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European Synod II

Five Europeans who could be pope


Over the three weeks of the European synod, one question keeps coming up: Are we looking at the next pope?

It hangs in the air every time a cardinal makes some kind of splash. Many observers here seem convinced that if the next conclave does not opt for an Italian, they will almost certainly go for a European - someone with the right languages and, even more importantly, someone with the cultural savvy to handle the Roman Curia.

There is also the raw political fact that the Europeans, East and West, amount to 46 of the 106 cardinals eligible to vote in the conclave if it were held today (at the age of 80, cardinals lose their voting privileges). They thus represent a powerful voting block.

If this analysis is on the money, it means that John Paul III (or John XXIV) is probably among the forty-plus cardinals now gathered in Rome. The trick, of course, is deciding which one.

Among the European cardinals outside Italy, five names seem to surface repeatedly as papabile.


Cardinal Godfried Daneels, archbishop of Mechelen-Brussels

photos by -- Tom Fox

Godfried Daneels of Belgium, 66, would be a favorite of the moderates should Cardinal Carlo Maria Martini of Milan falter. A former professor of liturgy at the Catholic University of Louvain, Daneels has a reputation for intelligence and pastoral flexibility. A French journalist who tracks Daneels closely said recently that he is a very cautious figure, but that may appeal to cardinals who feel this papacy has moved too far, too fast, on too many issues.

One question mark about Daneels is his health - in late 1997, he had a very serious heart attack. Others say that Daneels lacks warmth, that he comes alive on a platform but is incapable of the one-on-one backslapping and bonhomie any successful politician must practice.

Many observers, however, feel that Daneels has turned heads at the synod. His intervention, arguing that apparent signs of decline in European Catholicism carry seeds of hope, was a welcome relief from what had been a very bleak tone in the opening days.

During the first week of the synod, Daneels gave a talk at the French national church urging a more compassionate approach to the problem of civil divorce and remarriage. He said access to the sacraments for remarried divorcees is an open question - suggesting that we may need to learn from the Eastern churches, where the sacraments are seen not as a reward for good behavior but as medicine for the soul.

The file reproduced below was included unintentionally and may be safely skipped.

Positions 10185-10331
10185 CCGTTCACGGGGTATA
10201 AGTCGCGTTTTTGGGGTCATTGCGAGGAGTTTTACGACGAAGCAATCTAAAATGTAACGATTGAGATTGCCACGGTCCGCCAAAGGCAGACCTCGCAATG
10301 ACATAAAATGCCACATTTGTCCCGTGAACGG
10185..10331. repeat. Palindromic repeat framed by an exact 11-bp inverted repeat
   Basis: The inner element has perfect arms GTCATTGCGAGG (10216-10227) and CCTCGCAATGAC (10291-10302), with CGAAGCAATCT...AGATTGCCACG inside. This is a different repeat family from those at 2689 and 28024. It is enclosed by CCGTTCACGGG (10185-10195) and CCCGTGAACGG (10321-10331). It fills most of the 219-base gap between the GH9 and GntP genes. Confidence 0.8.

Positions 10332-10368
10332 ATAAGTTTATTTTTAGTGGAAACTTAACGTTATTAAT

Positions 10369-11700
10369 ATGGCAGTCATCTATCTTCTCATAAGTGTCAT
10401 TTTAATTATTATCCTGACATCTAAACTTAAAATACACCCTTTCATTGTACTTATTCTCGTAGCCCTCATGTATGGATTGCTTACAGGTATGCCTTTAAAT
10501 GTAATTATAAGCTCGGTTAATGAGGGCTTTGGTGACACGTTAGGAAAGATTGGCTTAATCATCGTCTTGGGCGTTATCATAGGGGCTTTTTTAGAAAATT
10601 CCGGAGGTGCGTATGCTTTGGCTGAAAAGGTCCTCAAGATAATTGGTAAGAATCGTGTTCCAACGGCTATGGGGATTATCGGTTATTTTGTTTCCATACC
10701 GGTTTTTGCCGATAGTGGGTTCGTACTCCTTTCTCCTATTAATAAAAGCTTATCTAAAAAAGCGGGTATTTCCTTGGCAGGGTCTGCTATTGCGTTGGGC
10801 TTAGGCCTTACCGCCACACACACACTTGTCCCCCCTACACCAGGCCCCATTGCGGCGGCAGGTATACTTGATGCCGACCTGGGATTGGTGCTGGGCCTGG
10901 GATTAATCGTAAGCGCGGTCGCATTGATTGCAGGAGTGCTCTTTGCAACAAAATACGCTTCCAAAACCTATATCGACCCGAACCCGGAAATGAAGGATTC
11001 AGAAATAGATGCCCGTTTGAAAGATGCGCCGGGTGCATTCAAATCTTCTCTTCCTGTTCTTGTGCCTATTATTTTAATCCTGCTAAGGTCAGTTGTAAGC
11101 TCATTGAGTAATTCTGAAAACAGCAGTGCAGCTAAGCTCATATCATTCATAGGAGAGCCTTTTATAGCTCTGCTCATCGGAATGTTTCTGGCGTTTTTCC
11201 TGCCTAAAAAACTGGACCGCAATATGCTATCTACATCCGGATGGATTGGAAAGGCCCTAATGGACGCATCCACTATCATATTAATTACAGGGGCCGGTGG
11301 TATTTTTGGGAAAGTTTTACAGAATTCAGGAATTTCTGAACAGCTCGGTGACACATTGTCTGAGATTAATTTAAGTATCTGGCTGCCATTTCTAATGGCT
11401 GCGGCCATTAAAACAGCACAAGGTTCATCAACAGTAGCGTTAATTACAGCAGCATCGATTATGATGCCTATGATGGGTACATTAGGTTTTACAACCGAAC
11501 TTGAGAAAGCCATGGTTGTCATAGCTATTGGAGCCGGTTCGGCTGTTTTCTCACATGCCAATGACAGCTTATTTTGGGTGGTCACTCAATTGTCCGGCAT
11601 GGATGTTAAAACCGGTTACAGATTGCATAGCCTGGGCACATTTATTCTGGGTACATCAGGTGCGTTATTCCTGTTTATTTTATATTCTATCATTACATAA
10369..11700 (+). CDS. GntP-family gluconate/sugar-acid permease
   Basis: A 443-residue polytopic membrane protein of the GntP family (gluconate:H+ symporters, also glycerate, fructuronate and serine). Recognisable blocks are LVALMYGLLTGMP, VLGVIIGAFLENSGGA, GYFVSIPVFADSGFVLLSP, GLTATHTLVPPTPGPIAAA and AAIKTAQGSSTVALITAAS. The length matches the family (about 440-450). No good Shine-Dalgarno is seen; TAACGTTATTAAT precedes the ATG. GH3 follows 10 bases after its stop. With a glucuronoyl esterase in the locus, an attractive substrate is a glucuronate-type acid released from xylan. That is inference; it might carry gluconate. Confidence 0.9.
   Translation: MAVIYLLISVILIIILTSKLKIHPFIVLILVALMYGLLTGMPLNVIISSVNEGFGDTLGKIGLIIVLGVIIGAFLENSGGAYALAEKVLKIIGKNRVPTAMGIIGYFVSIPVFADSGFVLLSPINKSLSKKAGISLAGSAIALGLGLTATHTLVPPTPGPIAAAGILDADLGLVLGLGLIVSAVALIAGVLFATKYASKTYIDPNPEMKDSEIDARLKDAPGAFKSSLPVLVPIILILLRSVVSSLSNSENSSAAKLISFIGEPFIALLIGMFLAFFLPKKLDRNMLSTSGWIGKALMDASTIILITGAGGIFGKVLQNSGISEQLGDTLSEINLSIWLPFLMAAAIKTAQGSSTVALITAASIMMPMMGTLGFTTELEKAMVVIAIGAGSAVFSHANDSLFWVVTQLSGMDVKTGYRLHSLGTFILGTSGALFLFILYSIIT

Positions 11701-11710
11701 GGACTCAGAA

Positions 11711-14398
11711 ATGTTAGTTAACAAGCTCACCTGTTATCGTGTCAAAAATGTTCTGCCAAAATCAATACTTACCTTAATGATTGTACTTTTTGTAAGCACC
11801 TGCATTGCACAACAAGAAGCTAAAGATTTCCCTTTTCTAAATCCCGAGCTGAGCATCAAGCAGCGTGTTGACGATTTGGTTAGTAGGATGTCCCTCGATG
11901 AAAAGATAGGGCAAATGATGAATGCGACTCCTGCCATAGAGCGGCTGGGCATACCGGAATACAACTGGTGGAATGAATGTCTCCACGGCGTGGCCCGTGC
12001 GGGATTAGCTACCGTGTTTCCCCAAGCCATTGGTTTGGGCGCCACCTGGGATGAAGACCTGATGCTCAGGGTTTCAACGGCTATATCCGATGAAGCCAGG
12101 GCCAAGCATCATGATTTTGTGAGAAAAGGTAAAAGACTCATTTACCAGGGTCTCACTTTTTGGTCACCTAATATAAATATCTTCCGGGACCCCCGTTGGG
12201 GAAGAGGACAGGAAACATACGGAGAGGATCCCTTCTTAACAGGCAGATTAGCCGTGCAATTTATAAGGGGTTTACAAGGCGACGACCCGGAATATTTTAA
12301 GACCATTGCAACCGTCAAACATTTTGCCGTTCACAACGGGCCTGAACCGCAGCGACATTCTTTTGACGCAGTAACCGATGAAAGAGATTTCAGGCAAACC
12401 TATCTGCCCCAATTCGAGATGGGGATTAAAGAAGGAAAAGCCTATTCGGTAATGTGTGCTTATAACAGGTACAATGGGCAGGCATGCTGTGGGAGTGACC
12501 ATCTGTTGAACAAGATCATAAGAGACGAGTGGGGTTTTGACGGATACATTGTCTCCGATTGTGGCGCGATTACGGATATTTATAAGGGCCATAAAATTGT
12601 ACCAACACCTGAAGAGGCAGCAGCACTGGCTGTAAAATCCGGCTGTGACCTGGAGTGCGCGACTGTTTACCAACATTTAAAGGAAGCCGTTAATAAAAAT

The report from Daneels’ small group was also viewed as the most penetrating of the bunch. On liturgy, it asked the provocative question of whether the loss of a sense of the sacred is not a problem of texts or rites (as supporters of a return to the Latin Mass, for example, argue), but of the modern situation. “Could it be,” the report asked, “that contemporary man might be a homoaliturgicus?”

If one were looking for a papabile whose stock is up here, Daneels would be a good pick.


Cardinal Antonio Maria Rouco Varela, archbishop of Madrid

Spaniard Antonio Rouco Varela, 63, is another name in play, in large part because John Paul chose him for the most prominent position in the synod. As relator, it fell to Rouco Varela to set the opening tone with a major address outlining the issues, then to deliver another speech at the end of the first round of interventions summarizing what he’s heard.

Some observers feel Rouco Varela fumbled the opening opportunity, describing Europe in such dark and accusatory language as to make the synod seem more like a wake than a celebration of Jesus Christ as the source of hope (he referred, among other things, to a “present situation of hopelessness”). He recovered on the second speech, getting high marks for his synthesis - though it escaped no one’s attention that Rouco Varela could find no room among his 17 summary points for the call for greater collegiality issued by Cardinal Carlo Maria Martini of Milan.

Rouco Varela earned favor with the pope by organizing a highly successful world youth gathering at Santiago de Compostella when he was archbishop. Rouco Varela has a doctorate in theology and canon law; his dissertation was on church-state relations in 16th century Spain. Most of his teaching career was in canon law, and he has published in the field.

That, many observers say, is the chief argument against Rouco Varela as a candidate: After John Paul II, few electors will want another rigidly legalistic regime. The next pope will probably have to give the church some room to breathe.

Jean-Marie Lustiger, 73, the cardinal of Paris, has appeared on the lists of papabili for some time. In part, it’s because he is an intellectual who has had pastoral success, generating mild growth in vocations - no mean accomplishment in world-weary France. In part, the buzz around Lustiger has to do with the fact that his family background is Jewish, and his election could have tremendous impact (for good or ill) on the Jewish-Christian dialogue.